Message to the U.S. Senate Concerning the Moscow Treaty
The White House
June 20, 2002
I transmit herewith, for the advice and consent of the Senate to ratification,
the Treaty Between the United States of America and the Russian Federation on
Strategic Offensive Reductions, signed at Moscow on May 24, 2002 (the "Moscow
The Moscow Treaty represents an important element of the new strategic relationship
between the United States and Russia. It will take our two nations along a stable,
predictable path to substantial reductions in our deployed strategic nuclear
warhead arsenals by December 31, 2012. When these reductions are completed,
each country will be at the lowest level of deployed strategic nuclear warheads
in decades. This will benefit the peoples of both the United States and Russia
and contribute to a more secure world.
The Moscow Treaty codifies my determination to break through the long impasse
in further nuclear weapons reductions caused by the inability to finalize agreements
through traditional arms control efforts. In the decade following the collapse
of the Soviet Union, both countries' strategic nuclear arsenals remained far
larger than needed, even as the United States and Russia moved toward a more
cooperative relationship. On May 1, 2001, I called for a new framework for our
strategic relationship with Russia, including further cuts in nuclear weapons
to reflect the reality that the Cold War is over. On November 13, 2001, I announced
the United States plan for such cuts -- to reduce our operationally deployed
strategic nuclear warheads to a level of between 1700 and 2200 over the next
decade. I announced these planned reductions following a careful study within
the Department of Defense. That study, the Nuclear Posture Review, concluded
that these force levels were sufficient to maintain the security of the United
States. In reaching this decision, I recognized that it would be preferable
for the United States to make such reductions on a reciprocal basis with Russia,
but that the United States would be prepared to proceed unilaterally.
My Russian counterpart, President Putin, responded immediately and made clear
that he shared these goals. President Putin and I agreed that our nations' respective
reductions should be recorded in a legally binding document that would outlast
both of our presidencies and provide predictability over the longer term. The
result is a Treaty that was agreed without protracted negotiations. This Treaty
fully meets the goals I set out for these reductions.
It is important for there to be sufficient openness so that the United States
and Russia can each be confident that the other is fulfilling its reductions
commitment. The Parties will use the comprehensive verification regime of the
Treaty on the Reduction and Limitation of Strategic Offensive Arms (the "START
Treaty") to provide the foundation for confidence, transparency, and predictability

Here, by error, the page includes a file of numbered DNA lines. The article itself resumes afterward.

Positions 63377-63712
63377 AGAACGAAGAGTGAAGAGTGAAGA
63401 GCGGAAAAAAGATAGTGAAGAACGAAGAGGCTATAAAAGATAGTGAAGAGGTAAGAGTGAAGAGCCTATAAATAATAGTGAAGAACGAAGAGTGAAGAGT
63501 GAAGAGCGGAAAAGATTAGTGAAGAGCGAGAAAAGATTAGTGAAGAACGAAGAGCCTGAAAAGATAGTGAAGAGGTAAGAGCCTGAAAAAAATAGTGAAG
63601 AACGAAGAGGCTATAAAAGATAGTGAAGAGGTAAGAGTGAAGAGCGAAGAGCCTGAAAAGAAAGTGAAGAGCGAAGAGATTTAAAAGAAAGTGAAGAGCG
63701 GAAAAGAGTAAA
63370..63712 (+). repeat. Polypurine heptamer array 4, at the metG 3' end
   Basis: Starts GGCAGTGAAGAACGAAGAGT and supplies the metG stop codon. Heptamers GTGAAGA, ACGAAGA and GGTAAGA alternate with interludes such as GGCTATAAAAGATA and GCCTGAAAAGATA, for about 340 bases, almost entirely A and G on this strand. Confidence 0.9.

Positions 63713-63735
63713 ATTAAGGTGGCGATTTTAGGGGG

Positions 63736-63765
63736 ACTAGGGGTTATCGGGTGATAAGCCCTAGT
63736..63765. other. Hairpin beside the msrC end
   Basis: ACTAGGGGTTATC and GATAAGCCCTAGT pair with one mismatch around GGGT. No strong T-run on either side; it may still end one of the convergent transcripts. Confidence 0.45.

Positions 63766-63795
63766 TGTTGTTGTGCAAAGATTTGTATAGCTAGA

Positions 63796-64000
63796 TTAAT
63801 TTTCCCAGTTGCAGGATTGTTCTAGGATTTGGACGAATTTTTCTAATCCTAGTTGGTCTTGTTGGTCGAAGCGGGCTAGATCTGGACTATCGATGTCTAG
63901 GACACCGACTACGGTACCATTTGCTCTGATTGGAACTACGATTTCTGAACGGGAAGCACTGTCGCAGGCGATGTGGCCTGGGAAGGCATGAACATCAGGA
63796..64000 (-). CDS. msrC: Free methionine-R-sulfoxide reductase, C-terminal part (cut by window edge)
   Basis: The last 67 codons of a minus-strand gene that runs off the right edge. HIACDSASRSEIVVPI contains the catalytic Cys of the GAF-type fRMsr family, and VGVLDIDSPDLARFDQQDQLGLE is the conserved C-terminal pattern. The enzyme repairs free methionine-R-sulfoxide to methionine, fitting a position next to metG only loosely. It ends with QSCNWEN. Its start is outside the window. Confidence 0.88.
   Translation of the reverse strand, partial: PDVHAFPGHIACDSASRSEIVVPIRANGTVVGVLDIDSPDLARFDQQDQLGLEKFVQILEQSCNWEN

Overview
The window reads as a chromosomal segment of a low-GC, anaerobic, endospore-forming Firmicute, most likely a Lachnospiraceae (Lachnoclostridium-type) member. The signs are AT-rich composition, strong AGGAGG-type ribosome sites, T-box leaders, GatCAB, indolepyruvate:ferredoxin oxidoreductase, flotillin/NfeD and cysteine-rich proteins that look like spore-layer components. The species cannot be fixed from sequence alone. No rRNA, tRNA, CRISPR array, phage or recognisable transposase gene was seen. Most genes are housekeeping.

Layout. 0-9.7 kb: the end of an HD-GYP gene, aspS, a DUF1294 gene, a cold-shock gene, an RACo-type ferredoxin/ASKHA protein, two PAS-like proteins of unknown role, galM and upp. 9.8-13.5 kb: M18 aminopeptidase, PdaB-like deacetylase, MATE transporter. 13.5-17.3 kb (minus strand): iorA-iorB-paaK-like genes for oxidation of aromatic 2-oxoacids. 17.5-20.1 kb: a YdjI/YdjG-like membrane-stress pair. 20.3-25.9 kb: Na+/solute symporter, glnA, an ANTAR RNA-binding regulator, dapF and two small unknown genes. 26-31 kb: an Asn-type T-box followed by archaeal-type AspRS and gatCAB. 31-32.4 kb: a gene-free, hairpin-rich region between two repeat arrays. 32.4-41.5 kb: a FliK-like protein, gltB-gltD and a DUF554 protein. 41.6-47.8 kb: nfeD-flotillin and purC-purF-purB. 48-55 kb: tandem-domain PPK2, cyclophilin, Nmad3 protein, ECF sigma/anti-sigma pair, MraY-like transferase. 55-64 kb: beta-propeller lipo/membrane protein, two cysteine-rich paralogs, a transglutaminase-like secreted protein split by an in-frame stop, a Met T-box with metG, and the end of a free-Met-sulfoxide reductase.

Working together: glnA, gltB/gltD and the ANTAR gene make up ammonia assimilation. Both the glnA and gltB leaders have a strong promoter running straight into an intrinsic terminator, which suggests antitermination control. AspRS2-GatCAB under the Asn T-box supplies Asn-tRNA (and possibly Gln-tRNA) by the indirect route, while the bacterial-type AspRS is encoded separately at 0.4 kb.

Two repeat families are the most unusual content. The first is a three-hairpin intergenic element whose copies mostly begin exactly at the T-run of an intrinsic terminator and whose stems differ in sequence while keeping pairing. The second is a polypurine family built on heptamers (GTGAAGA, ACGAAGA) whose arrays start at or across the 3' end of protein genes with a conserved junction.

in further strategic offensive reductions. In our Joint Declaration on
the New Strategic Relationship between the United States and Russia, President
Putin and I also decided to establish a Consultative Group for Strategic Security
to be chaired by Foreign and Defense Ministers. This body will be the principal
mechanism through which the United States and Russia strengthen mutual confidence,
expand transparency, share information and plans, and discuss strategic issues
of mutual interest.
The Moscow Treaty is emblematic of our new, cooperative relationship with Russia,
but it is neither the primary basis for this relationship nor its main component.
The United States and Russia are partners in dealing with the threat of terrorism
and resolving regional conflicts. There is growing economic interaction between
the business communities of our two countries and ever-increasing people-to-people
and cultural contacts and exchanges. The U.S. military has put Cold War practices
behind it, and now plans, sizes, and sustains its forces in recognition that
Russia is not an enemy, Russia is a friend. Military-to-military and intelligence
exchanges are well established and growing.
The Moscow Treaty reflects this new relationship with Russia. Under it, each
Party retains the flexibility to determine for itself the composition and structure
of its strategic offensive arms, and how reductions are made. This flexibility
allows each Party to determine how best to respond to future security challenges.
There is no longer the need to narrowly regulate every step we each take, as
did Cold War treaties founded on mutual suspicion and an adversarial relationship.
In sum, the Moscow Treaty is clearly in the best interests of the United States
and represents an important contribution to U.S. national security and strategic
stability. I therefore urge the Senate to give prompt and favorable consideration
to the Treaty, and to advise and consent to its ratification.